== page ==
Anatomical and functional plasticity in early blind individuals and the mixture of experts architecture.

Bock AS, Fine I - Front Hum Neurosci (2014)

Lateral view of left and right hemispheres. The upper panels (A,B) are a summary of major findings from the human anatomical connectivity literature, as described in the main text. Increases in anatomical connectivity as a result of early blindness or anophthalmia are shown in orange; decreases in connectivity are shown in teal; types of anatomical measurements are shown in yellow. The lower panels (C,D) are a summary of major findings from the human functional correlations literature. Increases in functional correlations as a result of early blindness or anophthalmia are shown in red; decreases in functional correlations are shown in blue. Some lines represent findings from multiple studies. Explanations of abbreviations can be found in Section Abbreviations.
© Copyright Policy - open-access
Related In: Results  -  Collection

License
Show All Figures
getmorefigures.php?uid=PMC4269126&req=5

Figure 2: Lateral view of left and right hemispheres. The upper panels (A,B) are a summary of major findings from the human anatomical connectivity literature, as described in the main text. Increases in anatomical connectivity as a result of early blindness or anophthalmia are shown in orange; decreases in connectivity are shown in teal; types of anatomical measurements are shown in yellow. The lower panels (C,D) are a summary of major findings from the human functional correlations literature. Increases in functional correlations as a result of early blindness or anophthalmia are shown in red; decreases in functional correlations are shown in blue. Some lines represent findings from multiple studies. Explanations of abbreviations can be found in Section Abbreviations.
Mentions: Ptito et al. (2008), using voxel based morphometry, found that early blindness resulted in reductions in white matter volume in tracts of the inferior longitudinal fasciculus connecting regions within lateral occipital and temporal cortex. Similarly, Shu et al. (2009b) found reductions in fractional anisotropy (identified on the basis of graph connectivity), in similar tracts (Figures 2A,B: SO, MOG and MT ↔ STG and MTG). As described below, this finding is consistent with data showing a reduction of functional correlations between occipital and temporal areas.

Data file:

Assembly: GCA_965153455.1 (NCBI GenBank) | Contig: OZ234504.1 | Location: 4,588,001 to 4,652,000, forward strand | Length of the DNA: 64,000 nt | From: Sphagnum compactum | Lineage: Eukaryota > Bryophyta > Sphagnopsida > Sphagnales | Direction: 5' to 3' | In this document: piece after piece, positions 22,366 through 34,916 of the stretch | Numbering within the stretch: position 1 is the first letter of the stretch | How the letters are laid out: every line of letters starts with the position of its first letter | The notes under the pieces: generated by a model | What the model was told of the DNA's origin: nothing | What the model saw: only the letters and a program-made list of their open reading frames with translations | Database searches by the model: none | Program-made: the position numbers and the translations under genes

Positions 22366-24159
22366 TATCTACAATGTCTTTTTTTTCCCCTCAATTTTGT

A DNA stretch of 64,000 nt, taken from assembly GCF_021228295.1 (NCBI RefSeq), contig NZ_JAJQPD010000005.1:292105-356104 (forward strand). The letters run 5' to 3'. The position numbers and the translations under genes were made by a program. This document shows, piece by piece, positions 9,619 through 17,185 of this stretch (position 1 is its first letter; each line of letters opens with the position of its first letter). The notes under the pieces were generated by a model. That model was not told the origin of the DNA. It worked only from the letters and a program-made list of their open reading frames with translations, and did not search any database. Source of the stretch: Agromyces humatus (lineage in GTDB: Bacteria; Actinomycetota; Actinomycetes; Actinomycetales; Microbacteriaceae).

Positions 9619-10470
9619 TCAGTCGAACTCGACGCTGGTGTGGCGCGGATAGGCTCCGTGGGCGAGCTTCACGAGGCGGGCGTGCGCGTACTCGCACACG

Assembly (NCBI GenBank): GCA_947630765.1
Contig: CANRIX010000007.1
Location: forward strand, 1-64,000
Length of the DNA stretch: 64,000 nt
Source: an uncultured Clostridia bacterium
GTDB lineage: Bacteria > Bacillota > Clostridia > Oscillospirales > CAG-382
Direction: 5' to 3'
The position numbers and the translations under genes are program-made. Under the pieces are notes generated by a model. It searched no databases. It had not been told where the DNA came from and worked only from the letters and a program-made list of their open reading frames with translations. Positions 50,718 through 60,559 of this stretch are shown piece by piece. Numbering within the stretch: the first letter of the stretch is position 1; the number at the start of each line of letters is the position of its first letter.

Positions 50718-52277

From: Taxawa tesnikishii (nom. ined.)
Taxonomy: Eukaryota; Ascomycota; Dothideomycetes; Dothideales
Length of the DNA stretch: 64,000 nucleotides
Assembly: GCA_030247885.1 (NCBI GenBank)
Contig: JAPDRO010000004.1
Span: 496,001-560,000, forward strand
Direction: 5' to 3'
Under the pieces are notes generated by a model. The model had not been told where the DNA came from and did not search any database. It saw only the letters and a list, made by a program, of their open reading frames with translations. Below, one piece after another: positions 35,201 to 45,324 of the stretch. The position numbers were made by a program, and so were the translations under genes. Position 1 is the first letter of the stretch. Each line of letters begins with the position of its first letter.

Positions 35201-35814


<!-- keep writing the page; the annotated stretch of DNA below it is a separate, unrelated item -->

Bottom Line: As described elsewhere in this special issue, recent advances in neuroimaging over the last decade have led to a rapid expansion in our knowledge of anatomical and functional correlations within the normal and abnormal human brain.We discuss how lack of power in group comparisons may provide a potential explanation for why extensive anatomical changes in cortico-cortical connectivity are not observed.Finally we suggest a framework-cortical specialization via hierarchical mixtures of experts-which offers some promise in reconciling a wide range of functional and anatomical data.

View Article: PubMed Central - PubMed

Affiliation: Department of Psychology, University of Washington Seattle, WA, USA.

ABSTRACT
As described elsewhere in this special issue, recent advances in neuroimaging over the last decade have led to a rapid expansion in our knowledge of anatomical and functional correlations within the normal and abnormal human brain. Here, we review how early blindness has been used as a model system for examining the role of visual experience in the development of anatomical connections and functional responses. We discuss how lack of power in group comparisons may provide a potential explanation for why extensive anatomical changes in cortico-cortical connectivity are not observed. Finally we suggest a framework-cortical specialization via hierarchical mixtures of experts-which offers some promise in reconciling a wide range of functional and anatomical data.

No MeSH data available.


Related in: MedlinePlus